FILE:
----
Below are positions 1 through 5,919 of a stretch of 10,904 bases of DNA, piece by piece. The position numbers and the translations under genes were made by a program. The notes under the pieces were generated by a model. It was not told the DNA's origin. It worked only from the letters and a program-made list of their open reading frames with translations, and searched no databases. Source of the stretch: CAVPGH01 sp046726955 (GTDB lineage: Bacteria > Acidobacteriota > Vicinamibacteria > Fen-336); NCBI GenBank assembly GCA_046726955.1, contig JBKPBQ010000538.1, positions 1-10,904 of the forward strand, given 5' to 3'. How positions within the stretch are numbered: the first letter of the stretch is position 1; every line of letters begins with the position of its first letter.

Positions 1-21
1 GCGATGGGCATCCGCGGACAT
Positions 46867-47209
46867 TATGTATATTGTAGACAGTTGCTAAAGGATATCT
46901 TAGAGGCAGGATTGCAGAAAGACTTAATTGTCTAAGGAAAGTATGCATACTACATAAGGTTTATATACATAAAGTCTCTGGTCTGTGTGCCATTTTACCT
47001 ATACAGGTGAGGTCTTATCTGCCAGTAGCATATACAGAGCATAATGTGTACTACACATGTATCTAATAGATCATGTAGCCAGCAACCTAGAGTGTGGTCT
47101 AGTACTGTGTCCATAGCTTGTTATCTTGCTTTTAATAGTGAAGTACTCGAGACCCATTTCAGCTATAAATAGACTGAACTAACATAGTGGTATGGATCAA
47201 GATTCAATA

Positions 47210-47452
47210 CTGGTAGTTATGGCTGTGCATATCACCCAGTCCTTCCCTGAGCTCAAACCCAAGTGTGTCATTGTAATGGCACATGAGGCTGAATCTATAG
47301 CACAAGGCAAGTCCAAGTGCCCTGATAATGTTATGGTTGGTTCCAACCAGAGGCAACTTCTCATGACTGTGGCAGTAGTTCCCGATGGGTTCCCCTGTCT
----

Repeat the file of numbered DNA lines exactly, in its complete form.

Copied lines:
Below are positions 1 through 5,919 of a stretch of 10,904 bases of DNA, piece by piece. The position numbers and the translations under genes were made by a program. The notes under the pieces were generated by a model. It was not told the DNA's origin. It worked only from the letters and a program-made list of their open reading frames with translations, and searched no databases. Source of the stretch: CAVPGH01 sp046726955 (GTDB lineage: Bacteria > Acidobacteriota > Vicinamibacteria > Fen-336); NCBI GenBank assembly GCA_046726955.1, contig JBKPBQ010000538.1, positions 1-10,904 of the forward strand, given 5' to 3'. How positions within the stretch are numbered: the first letter of the stretch is position 1; every line of letters begins with the position of its first letter.

Positions 1-21
1 GCGATGGGCATCCGCGGACAT
Positions 46867-47209
46867 TATGTATATTGTAGACAGTTGCTAAAGGATATCT
46901 TAGAGGCAGGATTGCAGAAAGACTTAATTGTCTAAGGAAAGTATGCATACTACATAAGGTTTATATACATAAAGTCTCTGGTCTGTGTGCCATTTTACCT
47001 ATACAGGTGAGGTCTTATCTGCCAGTAGCATATACAGAGCATAATGTGTACTACACATGTATCTAATAGATCATGTAGCCAGCAACCTAGAGTGTGGTCT
47101 AGTACTGTGTCCATAGCTTGTTATCTTGCTTTTAATAGTGAAGTACTCGAGACCCATTTCAGCTATAAATAGACTGAACTAACATAGTGGTATGGATCAA
47201 GATTCAATA

Positions 47210-47452
47210 CTGGTAGTTATGGCTGTGCATATCACCCAGTCCTTCCCTGAGCTCAAACCCAAGTGTGTCATTGTAATGGCACATGAGGCTGAATCTATAG
47301 CACAAGGCAAGTCCAAGTGCCCTGATAATGTTATGGTTGGTTCCAACCAGAGGCAACTTCTCATGACTGTGGCAGTAGTTCCCGATGGGTTCCCCTGTCT